3. The “as of” date for the valuation. Every appraisal is grounded at a point in time. That time—referred to as the “valuation date,” “effective date,” or “as of” date—provides the perspective, whether current or historical, from which the appraisal is prepared. Unfortunately, some buy-sell agreements are not clear about the date on which the valuation should be determined by appraisers. This can be extremely important, particularly in corporate partnerships and joint ventures when trigger events establish the valuation date. Because value changes over time, it is essential that the “as of” date be specified.
4. Qualifications of appraisers. If you don’t decide on the kind of appraiser(s) you want to help with your buy-sell agreement, then, unfortunately, almost anyone can be named by you or other parties to your agreement. Do you want a college professor who has never done an appraisal as your appraiser? How about an accountant who has no business valuation training? How about a broker who has no business valuation experience unrelated to transactions? Or how about a shareholder’s brother who has an MBA but has never valued a business before? You get the picture. Your buy-sell agreement has to specify the qualifications of appraisers who may be called if your agreement is triggered.
One way to solve this problem is for all of the owners and the company to agree on aqualified independent appraiserbefore you sign your agreement. Unfortunately, many buy-sell agreements are silent on this issue. Absent clear specification of the appraiser qualifications, there is no assurance that appraisers considered for buy-sell valuations will be qualified to provide the required services. And rest assured that after a triggering event, the interests will diverge among the shareholder who has been triggered, the other shareholders, and the company. Getting agreement may be virtually impossible.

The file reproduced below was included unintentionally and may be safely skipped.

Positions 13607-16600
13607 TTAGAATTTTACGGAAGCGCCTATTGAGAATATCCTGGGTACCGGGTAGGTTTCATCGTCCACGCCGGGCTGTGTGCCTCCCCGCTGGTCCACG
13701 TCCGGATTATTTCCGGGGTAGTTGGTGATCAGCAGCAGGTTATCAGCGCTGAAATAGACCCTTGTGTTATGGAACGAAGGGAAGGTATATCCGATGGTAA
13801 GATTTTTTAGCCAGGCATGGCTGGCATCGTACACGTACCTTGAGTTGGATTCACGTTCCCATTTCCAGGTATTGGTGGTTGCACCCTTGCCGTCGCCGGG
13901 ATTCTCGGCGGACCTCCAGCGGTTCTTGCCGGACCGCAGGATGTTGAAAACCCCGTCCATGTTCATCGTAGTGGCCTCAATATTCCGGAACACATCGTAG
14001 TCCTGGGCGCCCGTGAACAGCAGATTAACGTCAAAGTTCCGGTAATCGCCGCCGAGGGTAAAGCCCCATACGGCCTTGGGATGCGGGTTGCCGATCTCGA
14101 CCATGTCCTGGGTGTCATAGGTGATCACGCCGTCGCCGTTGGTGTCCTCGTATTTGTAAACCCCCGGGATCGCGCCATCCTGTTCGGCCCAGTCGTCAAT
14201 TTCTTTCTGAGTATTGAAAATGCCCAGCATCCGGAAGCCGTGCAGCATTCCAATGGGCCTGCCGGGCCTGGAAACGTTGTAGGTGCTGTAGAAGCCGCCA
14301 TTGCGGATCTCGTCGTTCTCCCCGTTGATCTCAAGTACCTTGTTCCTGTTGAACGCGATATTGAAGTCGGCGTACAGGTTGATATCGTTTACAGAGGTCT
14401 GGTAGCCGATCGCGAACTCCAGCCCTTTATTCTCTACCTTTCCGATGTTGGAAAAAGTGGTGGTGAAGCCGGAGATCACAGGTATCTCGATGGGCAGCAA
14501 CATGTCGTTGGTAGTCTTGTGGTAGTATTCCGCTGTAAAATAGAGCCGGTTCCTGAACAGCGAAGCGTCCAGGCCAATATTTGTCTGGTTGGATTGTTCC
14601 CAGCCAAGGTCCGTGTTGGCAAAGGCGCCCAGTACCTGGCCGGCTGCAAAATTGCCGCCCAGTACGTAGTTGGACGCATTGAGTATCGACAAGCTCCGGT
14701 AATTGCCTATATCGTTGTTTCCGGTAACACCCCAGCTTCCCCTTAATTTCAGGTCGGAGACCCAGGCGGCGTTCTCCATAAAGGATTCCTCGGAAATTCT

5. Appraisal to be followed. Some buy-sell agreements go so far as to name the specific appraisal standards that must be followed by the appraisers. Business appraisal standards provide minimum criteria to be followed by business appraisers in conducting and reporting their appraisals. And you certainly want your appraiser to follow minimum standards!
Some agreements state that the appraiser(s) must follow theUniform Standards of Professional Appraisal Practice, theAICPA’s Statement on Standards for Valuation Services No. 1 (SSVS-1), theNACVA Professional Standards, or other standards.
6. The funding mechanism(s). The funding mechanism is thought of separately from valuation. However, there may be interrelationships between the valuation and the funding mechanism that should be considered in your buy-sell agreement. For example, your company may have life insurance on the lives of its shareholders. If an owner dies, what happens to the life insurance? Does the agreement specify the use of life insurance proceeds? A failure to treat insurance proceeds clearly in a buy-sell agreement could lead to different treatments for purposes of the agreement and for estate tax purposes. This would not be a good result!
And does the agreement tell the appraisers how you want to them to treat the proceeds in their valuations? Does the agreement provide for the company to issue a note to a deceased or departed shareholder? If so, what are the terms of the note?
An agreement is no better than the ability of the parties and/or the company to fund any required purchases at the agreed-upon price. An agreement that is silent can be like having no agreement at all.
What’s so hard about specifying these defining elements? Getting specific often makes people talk about things they don’t even want to think about. But think about them they must. If you think it is difficult to address these issues with your partner(s) in the here and now, just think how difficult it will be when one of you is in the hereafter.
Know this: If these defining elements are unclear in your buy-sell agreement, then they may be the only thing you will be able to think about following a trigger event, until the situation is resolved. Absent a clear agreement, this can take lots of money and time, and create lots of hard feelings. In addition, dealing with these issues under adverse circumstances will absolutely distract you from running your business.
Mercer, Z. Christopher. (2010). Buy-Sell Agreements For Closely Held and Family Business Owners. Memphis, TN: Peabody Publishing LP. Fishman, Jay et al. (2012) Practitioners Publishing Company Guide to Business Valuations.